However, both automakers seem well positioned to deal with any other challenges they may face on the global stage. Unlike the 2008 recession, demand for new cars remains high. According to Reuters:

Some analysts say a recession could be mild and demand for vehicles could recover faster than in the past. A big difference from past downturns is that U.S. GM and Ford dealerships aren’t sitting on large inventories of unsold vehicles that would have to be pared down to sell.

We believe that the configuration on a multi-year horizon is more positive,” Bank of America analyst John Murphy wrote in a note, citing lean inventory and pent-up consumer demand that delayed purchases as vehicles became scarce and expensive.

Despite the challenges facing the two companies, GM said earlier this month that it expects the second quarter net profit of $1.6 billion to $1.9 billion, while Ford forecasts full-year operating profit could be between $11.5 billion and $12.5 billion.

4th Gear: Tesla will open a network of superchargers

One of the main selling points of a Tesla is access to its Supercharger network of public fast-charging stations. It’s undeniably great service, and one that makes life with a Tesla a little easier than other EVs. Oto one, only if you can see past all their other flaws.

NOTToday, this network of more than 1,200 charging points in 50 states could be open to regular electric vehicle drivers across America. According to the wall street journalTesla is trying to tap into public funding to build more electric vehicle charging points and open up part of the Supercharger network to electric vehicles made by other manufacturers, after a previous announcement from the White House this month. The WSJ reports:

The electric vehicle market leader is bidding for a portion of the billions of federal and state dollars that are up for grabs in the coming years as the Biden administration, automakers and many states try to accelerate construction of fast chargers along highways to reassure drivers that they can travel without fear of losing power.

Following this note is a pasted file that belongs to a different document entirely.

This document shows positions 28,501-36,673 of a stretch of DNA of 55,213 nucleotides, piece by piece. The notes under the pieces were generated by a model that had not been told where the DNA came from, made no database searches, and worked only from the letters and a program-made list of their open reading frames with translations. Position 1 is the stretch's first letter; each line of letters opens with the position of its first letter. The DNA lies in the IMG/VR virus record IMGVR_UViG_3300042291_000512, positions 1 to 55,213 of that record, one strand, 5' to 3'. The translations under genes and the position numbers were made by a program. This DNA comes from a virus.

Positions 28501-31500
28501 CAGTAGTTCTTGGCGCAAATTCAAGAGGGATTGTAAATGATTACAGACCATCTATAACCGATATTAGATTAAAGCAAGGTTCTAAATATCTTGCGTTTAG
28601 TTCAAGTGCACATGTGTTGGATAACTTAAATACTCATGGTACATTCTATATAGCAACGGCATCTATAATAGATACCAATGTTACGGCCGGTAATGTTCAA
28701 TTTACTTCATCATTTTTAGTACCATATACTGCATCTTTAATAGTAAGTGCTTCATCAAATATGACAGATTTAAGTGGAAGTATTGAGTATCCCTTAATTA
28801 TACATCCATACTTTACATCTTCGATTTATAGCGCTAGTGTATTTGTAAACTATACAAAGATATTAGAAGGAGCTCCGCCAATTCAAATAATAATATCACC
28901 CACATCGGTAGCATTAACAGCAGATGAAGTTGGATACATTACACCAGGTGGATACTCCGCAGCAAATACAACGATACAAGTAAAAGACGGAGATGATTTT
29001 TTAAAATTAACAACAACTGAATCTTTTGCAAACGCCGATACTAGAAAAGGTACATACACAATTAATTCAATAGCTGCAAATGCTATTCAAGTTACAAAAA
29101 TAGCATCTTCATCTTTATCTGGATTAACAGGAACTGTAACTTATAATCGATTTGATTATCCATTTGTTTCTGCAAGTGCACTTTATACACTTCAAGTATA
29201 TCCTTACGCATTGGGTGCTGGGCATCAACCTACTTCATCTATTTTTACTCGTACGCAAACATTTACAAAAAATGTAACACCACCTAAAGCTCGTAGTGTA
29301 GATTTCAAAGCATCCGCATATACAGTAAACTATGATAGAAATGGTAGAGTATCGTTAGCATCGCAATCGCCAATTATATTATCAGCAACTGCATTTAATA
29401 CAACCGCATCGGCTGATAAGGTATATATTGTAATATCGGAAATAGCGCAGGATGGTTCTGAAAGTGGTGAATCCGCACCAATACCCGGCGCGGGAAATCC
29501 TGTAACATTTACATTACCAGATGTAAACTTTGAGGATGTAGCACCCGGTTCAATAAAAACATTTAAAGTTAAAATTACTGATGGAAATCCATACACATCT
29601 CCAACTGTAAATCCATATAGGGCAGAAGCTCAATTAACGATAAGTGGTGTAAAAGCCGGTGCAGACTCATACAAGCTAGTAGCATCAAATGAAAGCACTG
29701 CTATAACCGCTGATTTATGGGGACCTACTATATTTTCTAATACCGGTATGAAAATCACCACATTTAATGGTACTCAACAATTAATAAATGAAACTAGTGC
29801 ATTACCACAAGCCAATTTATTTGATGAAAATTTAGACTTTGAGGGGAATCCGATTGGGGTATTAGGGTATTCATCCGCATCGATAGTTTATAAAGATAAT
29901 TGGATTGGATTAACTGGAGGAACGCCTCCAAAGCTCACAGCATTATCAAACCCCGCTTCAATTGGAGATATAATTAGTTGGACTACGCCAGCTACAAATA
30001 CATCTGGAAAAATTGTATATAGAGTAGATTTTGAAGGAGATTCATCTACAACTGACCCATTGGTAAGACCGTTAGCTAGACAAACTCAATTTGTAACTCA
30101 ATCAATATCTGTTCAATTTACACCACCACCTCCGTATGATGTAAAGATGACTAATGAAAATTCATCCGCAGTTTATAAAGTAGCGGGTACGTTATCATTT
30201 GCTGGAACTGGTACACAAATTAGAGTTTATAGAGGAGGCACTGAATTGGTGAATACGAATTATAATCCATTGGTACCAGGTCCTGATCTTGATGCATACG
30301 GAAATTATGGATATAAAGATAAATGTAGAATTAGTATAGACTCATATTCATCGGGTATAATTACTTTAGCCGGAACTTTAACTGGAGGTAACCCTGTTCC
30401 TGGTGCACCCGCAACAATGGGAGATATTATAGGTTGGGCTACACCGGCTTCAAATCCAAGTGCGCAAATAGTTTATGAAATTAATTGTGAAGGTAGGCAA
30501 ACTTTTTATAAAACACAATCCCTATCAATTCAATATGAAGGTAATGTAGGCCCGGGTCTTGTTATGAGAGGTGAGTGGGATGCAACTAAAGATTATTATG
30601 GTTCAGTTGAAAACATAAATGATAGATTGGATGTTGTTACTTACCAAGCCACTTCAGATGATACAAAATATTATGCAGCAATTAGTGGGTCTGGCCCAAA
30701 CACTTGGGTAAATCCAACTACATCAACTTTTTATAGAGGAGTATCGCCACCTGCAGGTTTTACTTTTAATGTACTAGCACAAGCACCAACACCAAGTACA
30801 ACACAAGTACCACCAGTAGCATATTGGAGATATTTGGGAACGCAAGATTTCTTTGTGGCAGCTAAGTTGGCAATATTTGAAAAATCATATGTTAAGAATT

Tesla already has a national network of fast chargers for its own drivers, but they are not available for other types of vehicles in the United States. For the past year, the company has said it plans to open its US network to others, although details on the timing and whether that will open existing stations or new ones have been scarce. Recent regulatory filings and other documents indicate that the company is seeking public funding that, if granted, would require other electric vehicle manufacturers to access the grid.

The company has already received $6.4 million to build loaders in rural California, and Documents filed at the White House that it will start building public charging stations for other electric vehicles by the end of the year.

5th Gear: US auto factories can’t find enough workers

Rising transportation costs and falling unemployment rates are making it harder for U.S. automakers to fill job vacancies at factories across the country. Now, a new report from Automotive News described the measures taken by companies to attract new workers.

According to Automotive News:

Automakers are forced to raise starting salaries on these once-coveted jobs just to stay ahead of other employers such as Amazon warehouses and fast-food franchises, as well as their own suppliers and manufacturers at proximity in other industries.

Labor shortages made it harder for automakers to replenish depleted dealer inventory and showed some of the downsides of building factories in remote locations.

“We’re looking under the rocks for people to go to work right now,” said Alex Sadler, who specializes in training and development for the Tennessee Valley Authority’s Economic Development Branch and has worked on developments for several builders. automobiles, most recently Ford Motor Co.’s Blue Oval City project.

Measures taken to try to bring workers back to auto plants include help with transportation costs, higher starting wages and even the addition of bonuses for workers who stay long-term. All of this is happening as companies attempt to increase production by expanding and replacing workers who have left in recent years.